Alzheimer's caregivers reluctant to seek help with patients' aggression: survey
Family members caring for people with Alzheimer's disease are often reluctant to talk about common but treatable behavioural changes such as mood swings and aggression, a new survey suggests.
The survey was conducted for the charity Alzheimer's Foundation for Caregiving in Canada. The majority of respondents said they had observed agitation. More than a third witnessed aggression, and 23 per cent of caregivers said they felt scared or threatened by the behaviour.
Caregivers in Quebec were the least likely in Canada to be open about the fact that someone close to them had Alzheimer's disease.
Christopher Wynn of Montreal shot a documentary during the years he helped care for his father at home. Wynn recalled that his father had dramatic mood swings during which he would go from being happy to upset. The anger was directed mainly at himself but also at his wife and son.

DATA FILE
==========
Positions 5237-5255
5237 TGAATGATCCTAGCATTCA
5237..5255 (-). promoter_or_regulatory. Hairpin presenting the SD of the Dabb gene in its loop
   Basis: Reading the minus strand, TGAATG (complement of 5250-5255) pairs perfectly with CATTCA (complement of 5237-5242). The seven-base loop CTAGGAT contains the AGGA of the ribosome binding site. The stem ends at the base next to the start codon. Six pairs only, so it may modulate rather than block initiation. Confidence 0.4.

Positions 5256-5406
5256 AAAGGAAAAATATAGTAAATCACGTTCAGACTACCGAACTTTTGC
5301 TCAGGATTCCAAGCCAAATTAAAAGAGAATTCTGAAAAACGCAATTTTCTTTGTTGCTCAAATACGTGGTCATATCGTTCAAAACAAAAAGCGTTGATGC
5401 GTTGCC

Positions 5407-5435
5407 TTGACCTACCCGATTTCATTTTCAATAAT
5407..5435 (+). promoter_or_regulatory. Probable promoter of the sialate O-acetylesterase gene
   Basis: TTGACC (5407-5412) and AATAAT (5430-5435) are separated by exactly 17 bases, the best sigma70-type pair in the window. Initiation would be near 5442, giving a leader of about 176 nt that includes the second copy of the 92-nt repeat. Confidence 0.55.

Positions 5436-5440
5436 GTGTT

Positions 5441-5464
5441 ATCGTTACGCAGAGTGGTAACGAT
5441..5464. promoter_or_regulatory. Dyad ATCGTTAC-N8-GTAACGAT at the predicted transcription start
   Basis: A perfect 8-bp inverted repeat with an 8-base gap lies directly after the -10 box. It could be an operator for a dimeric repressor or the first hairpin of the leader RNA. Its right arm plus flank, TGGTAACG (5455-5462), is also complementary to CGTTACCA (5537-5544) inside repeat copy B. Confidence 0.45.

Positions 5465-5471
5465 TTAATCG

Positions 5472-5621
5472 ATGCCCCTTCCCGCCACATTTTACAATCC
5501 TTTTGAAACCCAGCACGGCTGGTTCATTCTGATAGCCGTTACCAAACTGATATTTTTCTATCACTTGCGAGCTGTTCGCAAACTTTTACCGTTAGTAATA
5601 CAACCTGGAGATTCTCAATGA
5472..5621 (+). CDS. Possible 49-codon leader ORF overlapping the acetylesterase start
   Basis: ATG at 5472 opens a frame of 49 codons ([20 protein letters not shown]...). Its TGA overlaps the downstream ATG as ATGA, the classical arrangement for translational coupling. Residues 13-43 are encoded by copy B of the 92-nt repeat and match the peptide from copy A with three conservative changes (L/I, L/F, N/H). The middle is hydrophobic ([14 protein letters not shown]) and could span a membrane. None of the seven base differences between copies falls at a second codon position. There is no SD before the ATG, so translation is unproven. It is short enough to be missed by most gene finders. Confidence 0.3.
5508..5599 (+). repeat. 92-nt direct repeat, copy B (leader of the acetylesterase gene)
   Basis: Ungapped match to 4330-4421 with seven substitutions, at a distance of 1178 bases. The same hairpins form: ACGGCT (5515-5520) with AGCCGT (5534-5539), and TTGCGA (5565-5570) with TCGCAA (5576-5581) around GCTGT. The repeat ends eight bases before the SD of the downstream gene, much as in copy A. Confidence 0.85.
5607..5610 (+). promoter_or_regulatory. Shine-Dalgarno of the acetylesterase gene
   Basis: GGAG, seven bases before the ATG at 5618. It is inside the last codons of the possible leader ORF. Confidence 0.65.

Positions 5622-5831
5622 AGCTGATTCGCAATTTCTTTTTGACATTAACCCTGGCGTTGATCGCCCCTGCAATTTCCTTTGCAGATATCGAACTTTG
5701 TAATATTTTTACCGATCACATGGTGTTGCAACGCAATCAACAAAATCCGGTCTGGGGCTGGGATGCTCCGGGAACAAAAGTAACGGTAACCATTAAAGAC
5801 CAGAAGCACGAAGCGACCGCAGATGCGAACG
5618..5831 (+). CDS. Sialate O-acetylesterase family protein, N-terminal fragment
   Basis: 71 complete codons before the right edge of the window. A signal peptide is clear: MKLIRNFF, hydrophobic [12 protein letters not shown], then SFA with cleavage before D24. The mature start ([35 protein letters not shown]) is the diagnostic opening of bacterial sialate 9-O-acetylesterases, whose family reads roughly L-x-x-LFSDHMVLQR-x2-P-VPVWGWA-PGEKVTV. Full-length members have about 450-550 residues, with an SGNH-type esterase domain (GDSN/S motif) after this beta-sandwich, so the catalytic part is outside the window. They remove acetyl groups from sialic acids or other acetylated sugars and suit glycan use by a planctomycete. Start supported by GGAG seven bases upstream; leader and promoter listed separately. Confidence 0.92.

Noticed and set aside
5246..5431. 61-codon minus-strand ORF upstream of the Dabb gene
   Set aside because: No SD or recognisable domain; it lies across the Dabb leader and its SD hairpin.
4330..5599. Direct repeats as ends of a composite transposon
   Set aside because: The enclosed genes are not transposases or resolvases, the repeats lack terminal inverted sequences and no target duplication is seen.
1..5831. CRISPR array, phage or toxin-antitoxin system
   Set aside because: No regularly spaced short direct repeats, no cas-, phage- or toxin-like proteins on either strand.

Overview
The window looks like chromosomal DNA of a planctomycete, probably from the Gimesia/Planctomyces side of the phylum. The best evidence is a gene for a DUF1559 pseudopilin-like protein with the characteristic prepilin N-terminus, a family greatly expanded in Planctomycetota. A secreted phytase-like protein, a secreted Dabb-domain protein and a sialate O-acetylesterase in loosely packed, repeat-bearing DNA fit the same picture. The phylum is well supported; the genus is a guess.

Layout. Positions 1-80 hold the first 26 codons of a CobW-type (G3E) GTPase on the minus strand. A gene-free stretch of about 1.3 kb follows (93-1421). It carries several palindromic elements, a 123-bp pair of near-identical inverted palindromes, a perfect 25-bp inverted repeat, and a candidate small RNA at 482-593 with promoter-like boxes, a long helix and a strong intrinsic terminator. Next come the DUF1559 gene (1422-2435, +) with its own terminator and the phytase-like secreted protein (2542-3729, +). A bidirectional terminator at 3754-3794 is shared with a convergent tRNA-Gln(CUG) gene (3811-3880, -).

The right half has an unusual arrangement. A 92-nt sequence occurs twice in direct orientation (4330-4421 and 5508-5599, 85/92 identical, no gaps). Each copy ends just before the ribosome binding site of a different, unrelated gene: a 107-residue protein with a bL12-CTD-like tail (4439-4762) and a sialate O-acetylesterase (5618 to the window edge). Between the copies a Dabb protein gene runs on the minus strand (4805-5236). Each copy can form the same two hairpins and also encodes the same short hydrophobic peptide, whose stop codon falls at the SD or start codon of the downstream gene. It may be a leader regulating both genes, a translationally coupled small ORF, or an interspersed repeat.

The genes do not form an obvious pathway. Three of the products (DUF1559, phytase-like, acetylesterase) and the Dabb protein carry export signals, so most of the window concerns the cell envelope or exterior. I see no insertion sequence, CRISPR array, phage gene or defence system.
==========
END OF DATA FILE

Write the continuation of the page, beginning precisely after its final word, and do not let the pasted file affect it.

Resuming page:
Wynn’s father started showing signs of aggression after he moved to a long-term care facility.
Nursing staff told the family that he bit a female staff member one day, but Wynn said that simply changing the subject, talking about something pleasant or turning on the radio to play some music helped to improve his father's mood.
Aside from drugs, there are strategies to deal with the changes in behaviour that can accompany Alzheimer's, said Dr. Fasi Massoud, a geriatrician at Centre hospitalier de l’Université de Montréal.
"Certain behaviours are triggered by certain circumstances in their everyday living, and we try to avoid these circumstances," Massoud said.
Knowing what to expect can help caregivers, said Taras Rohatyn, president of the caregiving foundation, based in Richmond Hill, Ont.
"Reaching out for help, taking advantage of support services and exploring possible interventions can make a world of difference," said Rohatyn.
Harris/Decima conducted the online survey of 509 caregivers between Oct. 27 and Nov. 11, 2008. The respondents included 250 primary caregivers for someone with Alzheimer's disease and 259 family members or close friends involved in the ongoing care of someone with Alzheimer's disease.
The data were weighted by gender, age and region to reflect the Canadian population.